The backlash to Indiana's new "Religious Freedom Restoration Act," which allows businesses to refuse service to LGBT customers, is spreading.
On Monday afternoon, an hour after he called the law "disturbing, disgraceful and outright discriminatory" at a press conference, Connecticut Gov. Dannel Malloy (D) signed an executive order restricting state-financed travel to Indiana.
"Somebody's gotta stand up to this kind of bigotry," Malloy said. "[Connecticut] led the way to end discrimination and we should continue to be a leader in speaking out against discrimination across the entirety of the nation,"
The governor also called on the NCAA to "reschedule" its 2016 women's college basketball Final Four, which is set, like this year's men's semi-finals and championship, to be hosted in Indianapolis. The announcement came 24 hours after Indiana Gov. Mike Pence refused to answer repeated questions about the potentially discriminatory effects of the law.
Doubling down: Pence signed the controversial bill on Thursday, March 26, before appearing to backtrack on Saturday, telling the Indianapolis Star he was "in discussions with legislative leaders... to see if there's a way to clarify the intent of the law," which allows business owners to refuse service to customers on religious grounds. By Sunday, though, Pence had retrenched. He struck a defiant tone in an interview with ABC News, calling the media's coverage of the law "shameless" and saying that he had no intention of tweaking the legislation to protect LGBT citizens.
"We're not going to change the law," Pence told This Week host George Stephanopolous, "but if the general assembly in Indiana sends me a bill that adds a section that reiterates and amplifies and clarifies what the law really is and what it has been for the last 20 years, then I'm open to that."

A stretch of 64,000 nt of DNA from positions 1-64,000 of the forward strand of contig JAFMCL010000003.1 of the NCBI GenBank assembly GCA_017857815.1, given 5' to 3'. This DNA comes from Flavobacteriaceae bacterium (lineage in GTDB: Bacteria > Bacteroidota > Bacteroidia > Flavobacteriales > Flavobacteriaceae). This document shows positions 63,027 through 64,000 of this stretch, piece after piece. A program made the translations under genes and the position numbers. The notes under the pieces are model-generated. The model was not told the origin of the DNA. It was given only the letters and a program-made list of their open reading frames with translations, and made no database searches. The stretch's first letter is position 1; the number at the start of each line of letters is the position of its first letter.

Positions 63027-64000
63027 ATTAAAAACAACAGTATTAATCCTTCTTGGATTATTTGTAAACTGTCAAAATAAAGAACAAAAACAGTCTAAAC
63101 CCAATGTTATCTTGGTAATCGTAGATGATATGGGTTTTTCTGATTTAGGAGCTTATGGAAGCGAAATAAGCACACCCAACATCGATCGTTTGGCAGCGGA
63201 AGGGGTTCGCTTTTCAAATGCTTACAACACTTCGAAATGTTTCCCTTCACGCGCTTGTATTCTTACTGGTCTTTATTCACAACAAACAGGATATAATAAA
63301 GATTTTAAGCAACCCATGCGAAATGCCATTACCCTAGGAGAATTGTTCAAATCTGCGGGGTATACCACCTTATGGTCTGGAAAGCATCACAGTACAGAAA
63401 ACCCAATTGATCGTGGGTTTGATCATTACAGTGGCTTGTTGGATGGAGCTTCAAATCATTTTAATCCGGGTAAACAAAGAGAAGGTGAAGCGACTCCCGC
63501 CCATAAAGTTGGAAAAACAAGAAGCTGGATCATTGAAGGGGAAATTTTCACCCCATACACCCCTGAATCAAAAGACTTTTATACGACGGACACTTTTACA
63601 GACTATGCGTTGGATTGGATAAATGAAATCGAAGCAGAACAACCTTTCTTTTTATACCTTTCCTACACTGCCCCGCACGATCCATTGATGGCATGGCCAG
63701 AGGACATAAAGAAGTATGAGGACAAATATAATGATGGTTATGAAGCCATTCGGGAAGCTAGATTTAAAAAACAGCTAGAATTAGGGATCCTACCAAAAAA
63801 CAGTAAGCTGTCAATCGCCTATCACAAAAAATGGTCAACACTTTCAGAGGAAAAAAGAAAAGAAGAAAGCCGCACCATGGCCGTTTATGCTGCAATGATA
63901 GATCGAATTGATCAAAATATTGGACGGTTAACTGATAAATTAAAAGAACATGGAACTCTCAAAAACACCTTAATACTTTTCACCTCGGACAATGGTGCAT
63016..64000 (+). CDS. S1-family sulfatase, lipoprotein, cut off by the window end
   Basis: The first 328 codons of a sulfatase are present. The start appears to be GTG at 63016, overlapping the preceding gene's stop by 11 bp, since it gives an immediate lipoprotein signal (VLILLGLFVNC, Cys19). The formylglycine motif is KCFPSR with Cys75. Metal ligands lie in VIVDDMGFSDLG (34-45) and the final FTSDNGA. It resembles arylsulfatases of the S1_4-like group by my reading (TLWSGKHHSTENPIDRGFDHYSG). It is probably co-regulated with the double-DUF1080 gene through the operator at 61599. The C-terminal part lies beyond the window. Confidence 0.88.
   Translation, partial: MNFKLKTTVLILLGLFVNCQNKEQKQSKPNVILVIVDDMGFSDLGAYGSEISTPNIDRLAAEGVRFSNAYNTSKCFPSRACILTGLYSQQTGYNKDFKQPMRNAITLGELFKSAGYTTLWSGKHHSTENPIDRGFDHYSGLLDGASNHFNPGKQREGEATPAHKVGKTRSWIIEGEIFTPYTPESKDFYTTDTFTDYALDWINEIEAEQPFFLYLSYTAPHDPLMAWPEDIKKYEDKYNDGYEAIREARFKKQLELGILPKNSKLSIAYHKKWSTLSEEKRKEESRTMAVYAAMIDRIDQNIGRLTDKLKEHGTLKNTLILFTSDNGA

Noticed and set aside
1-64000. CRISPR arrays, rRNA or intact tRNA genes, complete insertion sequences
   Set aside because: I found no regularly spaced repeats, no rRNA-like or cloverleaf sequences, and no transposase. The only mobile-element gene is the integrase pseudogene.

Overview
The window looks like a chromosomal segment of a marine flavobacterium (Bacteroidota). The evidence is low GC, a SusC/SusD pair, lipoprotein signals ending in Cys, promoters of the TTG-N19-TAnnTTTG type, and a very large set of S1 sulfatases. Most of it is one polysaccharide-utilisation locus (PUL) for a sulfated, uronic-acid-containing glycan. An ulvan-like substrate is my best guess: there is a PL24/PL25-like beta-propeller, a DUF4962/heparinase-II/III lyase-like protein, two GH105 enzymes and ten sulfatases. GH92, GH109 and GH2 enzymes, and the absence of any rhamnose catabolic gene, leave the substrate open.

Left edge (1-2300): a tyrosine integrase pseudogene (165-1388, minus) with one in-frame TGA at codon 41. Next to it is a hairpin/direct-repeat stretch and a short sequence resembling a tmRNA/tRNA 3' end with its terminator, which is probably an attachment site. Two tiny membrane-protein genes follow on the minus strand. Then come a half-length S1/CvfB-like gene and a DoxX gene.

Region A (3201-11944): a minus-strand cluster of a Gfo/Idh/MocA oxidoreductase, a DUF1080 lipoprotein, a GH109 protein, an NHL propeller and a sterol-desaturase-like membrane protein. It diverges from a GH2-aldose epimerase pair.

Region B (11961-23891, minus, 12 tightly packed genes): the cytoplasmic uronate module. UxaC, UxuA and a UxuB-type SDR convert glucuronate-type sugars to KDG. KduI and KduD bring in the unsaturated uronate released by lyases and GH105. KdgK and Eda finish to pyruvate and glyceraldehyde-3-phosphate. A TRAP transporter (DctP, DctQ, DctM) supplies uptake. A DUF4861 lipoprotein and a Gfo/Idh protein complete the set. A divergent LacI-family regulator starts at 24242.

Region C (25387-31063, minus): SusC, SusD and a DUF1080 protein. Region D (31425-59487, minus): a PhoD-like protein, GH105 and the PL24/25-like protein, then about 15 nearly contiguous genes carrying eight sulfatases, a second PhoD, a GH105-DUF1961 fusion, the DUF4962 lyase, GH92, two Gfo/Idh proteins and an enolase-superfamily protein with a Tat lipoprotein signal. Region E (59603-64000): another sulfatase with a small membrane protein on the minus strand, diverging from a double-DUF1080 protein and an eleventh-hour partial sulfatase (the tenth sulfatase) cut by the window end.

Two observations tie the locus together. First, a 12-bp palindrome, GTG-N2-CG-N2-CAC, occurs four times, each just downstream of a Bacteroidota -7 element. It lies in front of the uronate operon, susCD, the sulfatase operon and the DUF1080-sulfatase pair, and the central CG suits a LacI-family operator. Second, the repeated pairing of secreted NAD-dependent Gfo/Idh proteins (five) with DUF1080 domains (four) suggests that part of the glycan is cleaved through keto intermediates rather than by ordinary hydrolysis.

Stephanopoulos pressed Pence, asking the governor if the new law means "that Christians who want to refuse service, or people of any other faith who want to refuse service to gays and lesbians, that it's now legal in the state of Indiana?
"That's the simple yes or no question."
Pence, as he would on at least five more occasions, dodged the question, never offering a definitive answer. He did volunteer that supporters of the law had themselves been confronted with an "avalanche of intolerance."
Just the start? A number of large corporations and high-profile executives are threatening significant action against the state. In addition to protests inside Indiana, businesses like Yelp and Angie's List, which has scrapped a $40 million plan to expand its headquarters in Indianapolis, are threatening to move their business outside the state. The NCAA, which will host its men's college basketball Final Four in Indianapolis this week, said it is "especially concerned about how this legislation could affect our student-athletes and employees."
"Moving forward, we intend to closely examine the implications of this bill and how it might affect future events as well as our workforce," NCAA President Mark Emmert said in a statement released shortly after the bill was signed.
On Monday, Apple CEO Tim Cook, who came out as gay in October, wrote an op-ed in the Washington Post, saying "that discrimination, in all its forms, is bad for business. At Apple, we are in business to empower and enrich our customers' lives. We strive to do business in a way that is just and fair. That's why, on behalf of Apple, I'm standing up to oppose this new wave of legislation — wherever it emerges."
The former Star Trek actor and gay rights activist George Takei delivered a similar message early Monday, calling for a boycott "of Indiana by companies, conventions and tourists, not only to send a clear message to Indiana, but also to help stop the further erosion of our core civil values in other parts of this country."
How this ends: Support for LGBT rights, most notably on the question of marriage equality, has skyrocketed over the past two decades. This spring, the U.S. Supreme Court is expected to put an end to that debate and guarantee same-sex couple the right to marry in all 50 states. Pence, who had been ticketed by some as a potential Republican presidential contender, is now finding himself compared to Alabama's 1960s-era pro-segregationist governor, George Wallace. With business fleeing his state and the Republican Party in no apparent rush to get his back, expect Pence to roll back the law with just as little fanfare as he signed it.